Can gender-neutral language just be foisted upon the majority?

Recently, Mayor Sadiq Khan of London proposed abolishing the traditional “ladies and gentlemen” announcement on his city’s transport. And just this past weekend a guide was distributed to a small number of schools encouraging people to use “pupils” in place of “boys and girls”.

As a part-time linguist and a strong advocate for gender-neutral language (GNL), I believe that language change should be progressive and not immediate. The coldness of “pupils” disregarded (“children” sounds far more natural), these are two changes replacing gendered terms with neutral yet common language. This is a continuation of the progress made since the 1960s, when many people still considered it radical. Considered radical today is the genderless title “Mx.” and a gamut of new personal pronouns including “xe”, “hir” (pronounced “here”) and anything else that isn’t he, she or singular they. Will these be widely accepted in fifty years?

Well there are some language changes from the 1960s considered radical even today with no widespread adoption. For example, the term “womyn”, coined by separatist feminists to remove the connotations of maleness from the word, sees virtually no usage today even amongst the same group who came up with it. Same with other attempts at “smashing the patriarchy” through language reform. “Herstory”. Now I’ve never seen that one used outside a Women’s Studies course and a Hillary Clinton ad campaign. An urban myth says that a group of radical feminists even tried to get the city of Manchester renamed, but again just an urban myth with seemingly no evidence to back it up.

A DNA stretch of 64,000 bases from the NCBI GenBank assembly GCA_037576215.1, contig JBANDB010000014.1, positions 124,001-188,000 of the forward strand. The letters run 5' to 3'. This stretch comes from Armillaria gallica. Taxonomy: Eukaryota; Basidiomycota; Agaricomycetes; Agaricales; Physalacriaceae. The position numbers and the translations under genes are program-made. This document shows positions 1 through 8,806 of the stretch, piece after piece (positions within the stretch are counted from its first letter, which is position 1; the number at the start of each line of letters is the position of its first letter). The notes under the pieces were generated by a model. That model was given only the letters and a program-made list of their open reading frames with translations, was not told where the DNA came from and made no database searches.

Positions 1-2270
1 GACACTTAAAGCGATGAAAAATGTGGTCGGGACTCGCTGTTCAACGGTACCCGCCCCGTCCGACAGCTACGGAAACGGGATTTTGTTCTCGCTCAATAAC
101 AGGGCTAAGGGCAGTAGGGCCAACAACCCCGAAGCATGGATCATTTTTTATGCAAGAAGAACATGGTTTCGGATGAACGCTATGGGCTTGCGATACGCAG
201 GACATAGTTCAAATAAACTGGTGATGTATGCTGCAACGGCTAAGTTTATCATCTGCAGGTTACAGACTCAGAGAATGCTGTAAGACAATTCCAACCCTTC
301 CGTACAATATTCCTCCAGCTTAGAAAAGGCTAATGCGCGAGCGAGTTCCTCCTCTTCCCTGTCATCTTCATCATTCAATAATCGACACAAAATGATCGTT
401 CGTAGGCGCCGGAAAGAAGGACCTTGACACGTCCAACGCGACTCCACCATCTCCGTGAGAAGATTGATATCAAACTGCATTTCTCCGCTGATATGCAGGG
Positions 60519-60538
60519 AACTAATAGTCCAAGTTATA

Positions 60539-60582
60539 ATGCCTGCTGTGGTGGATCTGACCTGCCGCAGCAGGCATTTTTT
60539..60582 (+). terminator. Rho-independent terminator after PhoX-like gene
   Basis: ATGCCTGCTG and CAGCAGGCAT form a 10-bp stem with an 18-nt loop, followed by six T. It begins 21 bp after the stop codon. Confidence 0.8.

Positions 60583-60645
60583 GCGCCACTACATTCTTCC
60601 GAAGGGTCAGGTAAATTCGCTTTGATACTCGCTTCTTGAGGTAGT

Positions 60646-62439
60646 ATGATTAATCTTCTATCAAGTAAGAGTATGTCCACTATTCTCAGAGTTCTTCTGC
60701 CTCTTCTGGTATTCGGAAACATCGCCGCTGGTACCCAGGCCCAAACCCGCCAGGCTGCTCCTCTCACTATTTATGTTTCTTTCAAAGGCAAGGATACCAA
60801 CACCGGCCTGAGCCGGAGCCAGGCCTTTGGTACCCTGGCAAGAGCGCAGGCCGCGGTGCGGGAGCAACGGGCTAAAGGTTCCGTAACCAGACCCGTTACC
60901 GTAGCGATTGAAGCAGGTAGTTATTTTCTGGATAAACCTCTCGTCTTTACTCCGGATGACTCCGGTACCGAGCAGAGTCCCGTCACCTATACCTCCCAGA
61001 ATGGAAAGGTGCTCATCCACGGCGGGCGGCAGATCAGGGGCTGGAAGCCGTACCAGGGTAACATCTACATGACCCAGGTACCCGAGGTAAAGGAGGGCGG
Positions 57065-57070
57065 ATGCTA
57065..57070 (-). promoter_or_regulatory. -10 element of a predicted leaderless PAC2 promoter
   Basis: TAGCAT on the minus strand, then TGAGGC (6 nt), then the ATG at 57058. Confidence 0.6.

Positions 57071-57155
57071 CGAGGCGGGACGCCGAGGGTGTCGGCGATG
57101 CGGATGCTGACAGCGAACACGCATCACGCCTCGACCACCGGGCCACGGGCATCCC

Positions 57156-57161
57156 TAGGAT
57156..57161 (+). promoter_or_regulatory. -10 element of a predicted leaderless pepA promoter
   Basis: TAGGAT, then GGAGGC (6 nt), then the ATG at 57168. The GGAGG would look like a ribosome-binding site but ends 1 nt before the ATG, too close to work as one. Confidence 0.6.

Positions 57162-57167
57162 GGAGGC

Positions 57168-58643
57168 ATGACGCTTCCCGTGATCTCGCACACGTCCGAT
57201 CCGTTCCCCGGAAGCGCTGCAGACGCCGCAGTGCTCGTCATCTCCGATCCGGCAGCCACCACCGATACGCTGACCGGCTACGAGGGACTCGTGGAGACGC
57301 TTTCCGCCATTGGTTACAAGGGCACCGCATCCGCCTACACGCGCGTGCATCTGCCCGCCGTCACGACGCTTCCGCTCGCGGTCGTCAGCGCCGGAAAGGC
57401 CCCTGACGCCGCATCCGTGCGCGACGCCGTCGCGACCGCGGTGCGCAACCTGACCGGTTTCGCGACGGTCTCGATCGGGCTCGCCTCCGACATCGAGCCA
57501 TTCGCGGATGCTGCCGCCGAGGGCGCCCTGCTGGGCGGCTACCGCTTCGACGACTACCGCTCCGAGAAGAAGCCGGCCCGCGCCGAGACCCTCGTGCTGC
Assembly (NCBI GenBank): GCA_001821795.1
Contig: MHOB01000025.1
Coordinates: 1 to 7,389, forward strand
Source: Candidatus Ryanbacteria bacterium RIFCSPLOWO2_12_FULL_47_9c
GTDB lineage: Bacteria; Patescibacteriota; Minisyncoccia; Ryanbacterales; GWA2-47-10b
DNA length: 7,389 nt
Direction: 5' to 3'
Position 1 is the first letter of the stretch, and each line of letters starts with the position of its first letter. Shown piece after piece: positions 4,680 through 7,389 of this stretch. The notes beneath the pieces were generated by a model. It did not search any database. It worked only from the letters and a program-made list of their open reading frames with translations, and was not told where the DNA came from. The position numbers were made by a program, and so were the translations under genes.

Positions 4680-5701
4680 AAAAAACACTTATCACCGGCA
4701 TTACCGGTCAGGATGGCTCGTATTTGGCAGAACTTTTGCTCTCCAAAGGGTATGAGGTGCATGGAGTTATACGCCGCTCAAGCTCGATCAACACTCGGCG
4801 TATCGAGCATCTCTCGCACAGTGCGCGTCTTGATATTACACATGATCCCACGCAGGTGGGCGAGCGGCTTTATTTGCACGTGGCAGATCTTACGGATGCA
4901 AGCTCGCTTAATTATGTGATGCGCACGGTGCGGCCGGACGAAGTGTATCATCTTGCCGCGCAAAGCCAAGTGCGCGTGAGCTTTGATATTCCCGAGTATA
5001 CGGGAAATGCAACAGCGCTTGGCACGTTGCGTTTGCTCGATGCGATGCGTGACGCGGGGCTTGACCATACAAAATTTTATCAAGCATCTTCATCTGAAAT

Other attempts at neutralising language appear clumsy, for example “personhole” (which also sounds incredibly sexual ;)). In the US, there is an aversion to singular they due to Webster, and constructions such as “him/her” and “s/he” are common. Many new pronouns were coined to get around this awkwardness as well as to include the minority of people who identify as neither male or female. Unfortunately, in my opinion many of them are in the “womyn” mould of “too radical to be accepted” and I coined the se pronoun set as an alternative that doesn’t stray too far from the sound of “xe”/”ze” but looks more “natural”. See how it rolls off the tongue compared to other sets and the standard gendered pronouns of English:

  • He saw his cat.
  • She ate her lunch.
  • Se grabbed ses phone.
  • Xe packed xer bags.
  • Ze stroked hir dog.

And there’s a precedent to this- I would argue that the eventual official recognition of the Swedish gender-neutral pronoun “hen” is that it sounds natural, being halfway between “han” and “hon” both phonetically and alphabetically.

To sum up, I believe that gender-neutral language will only be accepted by the majority over time if it sounds natural. Many coinages are awkward and others need a few kinks working out (singular they, while correct in British English, can be ambiguous and “hir” looks too much like “her” on paper to be true GNL in my opinion). That’s why I advocate for the use of se, sem and ses- a good halfway point that looks good on paper and sounds good from the mouth.

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